71 Am. U. L. Rev. 111 (2021).


According to popular and scholarly belief, video killed the radio star. The golden age of radio, culminating in the 1930s and 1940s, was gone with the rise of television in the 1950s and 1960s. In this Article, we advance the claim that television’s role in the “death” of the radio star has been more limited than commonly believed. A major culprit, we argue, is the common licensing practice of musical content for broadcasting, or more precisely, the blanket license issued by copyright collective management organizations (CMOs). By setting a zero marginal price for broadcasting additional songs from the CMO’s repertoire, CMOs’ blanket licensing drives commercial radio stations to dedicate a larger portion of their programming to the broadcasting of recorded songs and to reduce the time and resources spent on producing or procuring other content.

This Article makes three main contributions to three fields: competition law and policy; copyright law and policy; and cultural history. For competition law and policy, this Article reveals that the analysis of blanket licenses should not be limited to their static effects (i.e., the trade-off between lower transaction costs and supra-competitive pricing), but should also include the dynamic effect of blanket licensing on the type and quality of content production. This dynamic effect also poses a challenge for copyright law and policy: while collective licensing may be beneficial to one class of copyright holders, it may hinder the production of other content and harm creators of such content, by depriving them of important opportunities for market and cultural participation. Regarding cultural history, our Article provides a novel explanation for the well-documented phenomenon of the “death” of the radio star and re-evaluates some of the existing explanations. Finally, we discuss some alternative models for music licensing that can mitigate the distortion created by blanket licenses.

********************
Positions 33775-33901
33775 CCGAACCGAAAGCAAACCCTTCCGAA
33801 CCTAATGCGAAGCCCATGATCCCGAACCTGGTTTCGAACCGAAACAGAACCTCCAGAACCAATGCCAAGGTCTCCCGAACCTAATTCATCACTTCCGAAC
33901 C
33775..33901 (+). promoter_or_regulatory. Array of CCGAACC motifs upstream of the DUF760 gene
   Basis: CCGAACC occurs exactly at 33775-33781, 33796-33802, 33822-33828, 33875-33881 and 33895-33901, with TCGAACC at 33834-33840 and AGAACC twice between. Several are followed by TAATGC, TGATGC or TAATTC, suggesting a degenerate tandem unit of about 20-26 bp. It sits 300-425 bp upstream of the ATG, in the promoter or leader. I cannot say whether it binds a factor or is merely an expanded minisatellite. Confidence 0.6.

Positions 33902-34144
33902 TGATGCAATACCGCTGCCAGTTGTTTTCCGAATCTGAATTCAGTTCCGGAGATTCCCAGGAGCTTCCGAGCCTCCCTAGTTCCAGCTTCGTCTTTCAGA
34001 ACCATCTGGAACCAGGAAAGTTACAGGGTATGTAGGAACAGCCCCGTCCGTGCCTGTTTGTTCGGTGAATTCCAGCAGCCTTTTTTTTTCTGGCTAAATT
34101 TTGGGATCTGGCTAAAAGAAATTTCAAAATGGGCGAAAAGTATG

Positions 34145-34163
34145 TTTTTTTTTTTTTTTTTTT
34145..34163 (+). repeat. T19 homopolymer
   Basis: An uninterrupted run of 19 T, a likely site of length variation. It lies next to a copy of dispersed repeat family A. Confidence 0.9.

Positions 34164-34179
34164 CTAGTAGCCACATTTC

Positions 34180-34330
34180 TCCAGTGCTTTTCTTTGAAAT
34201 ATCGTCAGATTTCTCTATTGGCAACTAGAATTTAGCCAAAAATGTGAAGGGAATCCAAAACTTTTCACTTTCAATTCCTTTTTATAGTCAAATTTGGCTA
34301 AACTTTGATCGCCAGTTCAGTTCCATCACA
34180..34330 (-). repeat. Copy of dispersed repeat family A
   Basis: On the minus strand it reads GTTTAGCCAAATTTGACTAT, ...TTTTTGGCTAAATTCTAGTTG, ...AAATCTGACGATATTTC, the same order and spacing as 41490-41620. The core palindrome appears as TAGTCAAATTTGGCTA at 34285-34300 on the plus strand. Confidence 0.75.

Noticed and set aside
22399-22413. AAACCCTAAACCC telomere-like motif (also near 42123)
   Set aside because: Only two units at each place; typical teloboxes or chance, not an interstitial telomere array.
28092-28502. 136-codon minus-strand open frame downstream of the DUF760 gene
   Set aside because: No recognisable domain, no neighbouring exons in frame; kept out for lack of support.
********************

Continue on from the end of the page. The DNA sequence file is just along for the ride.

* Ariel Katz, Associate Professor, University of Toronto, Faculty of Law; Eden Sarid, Lecturer (Assistant Professor), University of Essex, School of Law. For helpful comments and conversations, the Authors thank Haim Abraham, Omri Ben-Zvi, Michael Birnhack, Kristelia Garcia, Stavroula Karapapa, Barak Orbach, Flint Patterson, Marc Perlman, Lorna Woods, and Eugenio Vaccari. The Authors also thank participants of the Cambridge-University of Florida Antitrust Virtual Series; University of Essex, Business Law Research Cluster; the Canadian Law and Economics Association Conference; the European Policy for Intellectual Property Conference; Tel-Aviv University Law and Technology Workshop; Conference of the International Society for the History and Theory of Intellectual Property; Society for Economic Research on Copyright Issues Annual Congress; Tilburg Law and Economics Center Workshop on Competition Policy and Regulation in Media and Telecommunications; and the IP Scholars Conference at Stanford University. The Authors also thank the Canadian Social Sciences and Humanities Research Council for its financial support. Finally, the Authors wish to thank the editors of the American University Law Review for their insights and suggestions.

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